A recent evaluation of another new Triple P programme, Baby Triple P, reports that mothers with postnatal depression (albeit a very small sample) found the delivery of an early postnatal parenting intervention highly acceptable [56]. The pilot RCT showed more favourable improvements in the intervention group on measures of depression, happiness, and perceptions of parenting a new baby, postpartum bonding, and parenting beliefs, although results were not significant. Another study of staff at a Mother and Baby Unit treating mothers presenting with severe mental illness also suggested that it would be feasible, and likely to be acceptable, to deliver Baby Triple P to women in this setting [57]. It remains to be seen how a wider ranging sample of vulnerable women respond to a similar parenting intervention and whether or not the enhanced component of Baby Triple P has any additive effects.

Mellow Bumps (MB)

MB, developed in Scotland, UK, is an antenatal intervention developed by Mellow Parenting (a group that is led by a research-active Clinical Psychologist). The social and cultural context of the area in which Mellow Parenting is based, an area of very high deprivation, was certainly influential to the initial development of support for women, although programmes are now delivered in a variety of settings and social contexts (as is the case for Triple P, which has international reach). MB was designed in response to the high levels of stress vulnerable women reported experiencing during and after pregnancy, as identified through early evaluation of Mellow Babies.

Current evidence on Mellow Parenting programmes includes a mix of peer-reviewed publications and grey literature [58,59,60,61] (also see http://www.mellowparenting.org/). Mellow Babies reportedly improved mother and child well-being and quality of the mother-child interaction, and was associated with an increased uptake of relevant services, including education, mental health, and social services [62]. Mothers who participated in Mellow Babies groups described a positive change in their perception of their children and an increased self-confidence in handling ‘difficult’ child behaviour [63]. Recent findings of a feasibility trial that compared Mellow Bumps, Chill out In Pregnancy (CHIP), and CAU suggest that MB may be effective at lowering maternal anxiety and mothers’ outwardly directed irritability [64]. However, there was a need for a definitive and well-powered [52] RCT to fully test these promising findings. The feasibility trial has been particularly informative about the procedures and processes needed to support THRIVE’s RCT.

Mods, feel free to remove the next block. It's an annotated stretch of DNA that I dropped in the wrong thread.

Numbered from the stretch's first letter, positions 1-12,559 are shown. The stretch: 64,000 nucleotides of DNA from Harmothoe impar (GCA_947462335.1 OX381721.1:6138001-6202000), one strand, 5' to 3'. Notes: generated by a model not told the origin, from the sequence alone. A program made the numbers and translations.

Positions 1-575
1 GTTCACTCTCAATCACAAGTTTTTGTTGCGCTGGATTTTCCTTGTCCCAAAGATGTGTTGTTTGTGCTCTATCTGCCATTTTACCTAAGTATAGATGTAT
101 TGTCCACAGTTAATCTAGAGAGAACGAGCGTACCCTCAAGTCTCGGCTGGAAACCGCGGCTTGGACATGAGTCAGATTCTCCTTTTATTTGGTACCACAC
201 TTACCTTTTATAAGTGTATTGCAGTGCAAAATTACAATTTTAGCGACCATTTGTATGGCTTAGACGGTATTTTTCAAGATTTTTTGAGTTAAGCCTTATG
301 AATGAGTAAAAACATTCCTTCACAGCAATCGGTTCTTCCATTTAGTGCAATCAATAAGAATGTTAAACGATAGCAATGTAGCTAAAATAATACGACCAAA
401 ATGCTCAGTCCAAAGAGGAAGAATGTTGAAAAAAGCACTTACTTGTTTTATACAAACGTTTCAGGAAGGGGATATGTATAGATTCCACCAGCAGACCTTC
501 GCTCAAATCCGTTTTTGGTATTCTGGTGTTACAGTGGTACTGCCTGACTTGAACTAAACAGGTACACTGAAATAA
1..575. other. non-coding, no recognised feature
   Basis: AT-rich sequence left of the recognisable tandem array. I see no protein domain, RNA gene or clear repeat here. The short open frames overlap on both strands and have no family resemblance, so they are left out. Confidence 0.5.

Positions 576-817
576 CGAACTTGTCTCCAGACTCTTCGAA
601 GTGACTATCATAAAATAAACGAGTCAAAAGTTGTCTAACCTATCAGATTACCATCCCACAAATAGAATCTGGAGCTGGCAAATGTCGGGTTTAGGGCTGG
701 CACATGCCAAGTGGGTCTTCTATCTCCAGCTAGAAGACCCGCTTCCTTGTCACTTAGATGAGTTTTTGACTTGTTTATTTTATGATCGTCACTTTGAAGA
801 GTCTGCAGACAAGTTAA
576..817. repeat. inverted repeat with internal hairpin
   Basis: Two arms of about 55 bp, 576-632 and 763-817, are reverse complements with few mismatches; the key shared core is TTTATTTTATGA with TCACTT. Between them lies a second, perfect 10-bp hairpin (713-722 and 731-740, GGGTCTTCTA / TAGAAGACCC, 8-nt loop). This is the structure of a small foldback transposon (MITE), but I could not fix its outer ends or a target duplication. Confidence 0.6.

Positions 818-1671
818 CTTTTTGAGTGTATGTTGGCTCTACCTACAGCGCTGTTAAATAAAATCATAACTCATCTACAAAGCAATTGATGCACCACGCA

MB offers six 2 h antenatal group sessions for pregnant women and an optional seventh session for fathers delivered in Week 5. The final group postnatal session is convened 6 weeks after birth. The principal aims of MB are to improve: 1) the reflective functioning and self-care (e.g. poorly managing stress) of pregnant women; and 2) parenting skills. MB is theorized to work by providing nurturance (e.g. improved nurturing and relaxation and support in expressing and dealing with emotions) and guided reflection to improve capacity to reflect on parenting (e.g. by improving maternal representations of early attachment relationships) [40]. Facilitators are trained to foster the nurturing and relaxing ethos of the group by conducting a ‘meet and greet’ session with participants in their homes prior to group attendance, inviting women to join a ‘closed’ and ‘safe’ group [58], and taking care of participants’ needs while at the group (e.g. welcoming them and offering refreshments on arrival). Facilitators devote time within each session to stress reduction (guided relaxation), which is intended to bring benefits to both mother-to-be and baby. Mothers-to-be are usually given a small gift during the session, for example bubble bath or massage oil to encourage self-care at home. The social aspect of the group (i.e. potentially gaining support from other mothers-to-be and non-judgemental facilitators) was found to be of therapeutic benefit in Mellow Babies groups [61], and may well have similar effects for participants of MB.

The theorized aims are to improve attachment and the quality of interaction between mother and baby; mothers-to-be are shown educational videos and play interactive games to learn about their baby’s capacity to respond to them whilst in the womb and during the very early postnatal period. Mothers-to-be are encouraged to interact with their bumps by being given torches to shine on their bumps to track movement of the baby and talking or singing to their bumps at home. The anticipated benefits of the intervention are reduced stress, anxiety, and irritability, greater self-acceptance, and better self-care and improved parenting skills and positive intentions, which reduce risks of child maltreatment and increase mother-infant attachment. See Fig. 2 for Mellow Bumps’ theory of change.

Stage II of process evaluation design: key questions